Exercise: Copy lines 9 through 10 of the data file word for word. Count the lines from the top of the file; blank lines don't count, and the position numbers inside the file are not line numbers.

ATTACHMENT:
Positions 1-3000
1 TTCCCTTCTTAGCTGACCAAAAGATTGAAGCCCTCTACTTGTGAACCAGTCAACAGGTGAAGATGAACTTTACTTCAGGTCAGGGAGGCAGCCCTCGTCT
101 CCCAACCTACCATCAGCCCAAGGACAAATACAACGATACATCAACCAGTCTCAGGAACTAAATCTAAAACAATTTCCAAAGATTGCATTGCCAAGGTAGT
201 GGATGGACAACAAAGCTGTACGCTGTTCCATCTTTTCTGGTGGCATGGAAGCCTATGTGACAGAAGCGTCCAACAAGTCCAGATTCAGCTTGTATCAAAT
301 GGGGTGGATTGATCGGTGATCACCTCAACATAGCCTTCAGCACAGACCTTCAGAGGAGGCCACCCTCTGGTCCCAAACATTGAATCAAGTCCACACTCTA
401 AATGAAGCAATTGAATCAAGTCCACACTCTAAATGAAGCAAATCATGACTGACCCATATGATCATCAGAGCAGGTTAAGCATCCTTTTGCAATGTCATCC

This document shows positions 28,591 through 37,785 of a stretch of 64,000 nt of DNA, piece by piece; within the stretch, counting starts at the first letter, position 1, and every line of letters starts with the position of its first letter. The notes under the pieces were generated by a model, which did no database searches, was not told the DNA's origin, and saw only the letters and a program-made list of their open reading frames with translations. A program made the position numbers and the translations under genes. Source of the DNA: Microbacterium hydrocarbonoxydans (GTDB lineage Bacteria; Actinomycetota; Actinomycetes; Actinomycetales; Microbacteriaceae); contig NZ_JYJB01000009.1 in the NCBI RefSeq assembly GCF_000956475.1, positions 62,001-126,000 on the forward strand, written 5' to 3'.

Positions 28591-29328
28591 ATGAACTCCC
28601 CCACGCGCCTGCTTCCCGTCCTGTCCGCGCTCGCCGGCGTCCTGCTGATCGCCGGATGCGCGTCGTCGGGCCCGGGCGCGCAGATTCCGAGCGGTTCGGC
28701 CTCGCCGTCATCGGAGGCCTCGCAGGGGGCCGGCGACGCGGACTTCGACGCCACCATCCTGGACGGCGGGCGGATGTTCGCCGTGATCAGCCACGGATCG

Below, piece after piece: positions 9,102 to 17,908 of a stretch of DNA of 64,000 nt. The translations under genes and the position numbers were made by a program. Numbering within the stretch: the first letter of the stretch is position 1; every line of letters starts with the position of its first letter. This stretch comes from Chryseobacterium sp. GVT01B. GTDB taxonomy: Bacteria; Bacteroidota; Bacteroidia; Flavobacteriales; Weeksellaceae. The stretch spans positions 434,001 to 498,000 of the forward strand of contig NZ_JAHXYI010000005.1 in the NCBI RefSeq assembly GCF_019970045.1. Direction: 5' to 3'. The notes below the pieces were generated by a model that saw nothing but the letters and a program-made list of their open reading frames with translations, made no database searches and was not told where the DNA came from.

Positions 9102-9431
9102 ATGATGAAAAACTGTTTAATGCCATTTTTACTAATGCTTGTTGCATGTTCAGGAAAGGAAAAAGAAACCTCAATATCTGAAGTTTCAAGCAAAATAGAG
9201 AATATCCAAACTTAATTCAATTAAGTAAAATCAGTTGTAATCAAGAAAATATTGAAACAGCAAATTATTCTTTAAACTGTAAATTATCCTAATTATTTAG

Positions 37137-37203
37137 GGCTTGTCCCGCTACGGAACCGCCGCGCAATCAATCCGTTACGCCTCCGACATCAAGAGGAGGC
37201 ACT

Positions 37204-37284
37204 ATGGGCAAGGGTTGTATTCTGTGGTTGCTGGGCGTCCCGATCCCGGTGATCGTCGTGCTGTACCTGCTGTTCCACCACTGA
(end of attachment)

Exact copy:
28591 ATGAACTCCC
28601 CCACGCGCCTGCTTCCCGTCCTGTCCGCGCTCGCCGGCGTCCTGCTGATCGCCGGATGCGCGTCGTCGGGCCCGGGCGCGCAGATTCCGAGCGGTTCGGC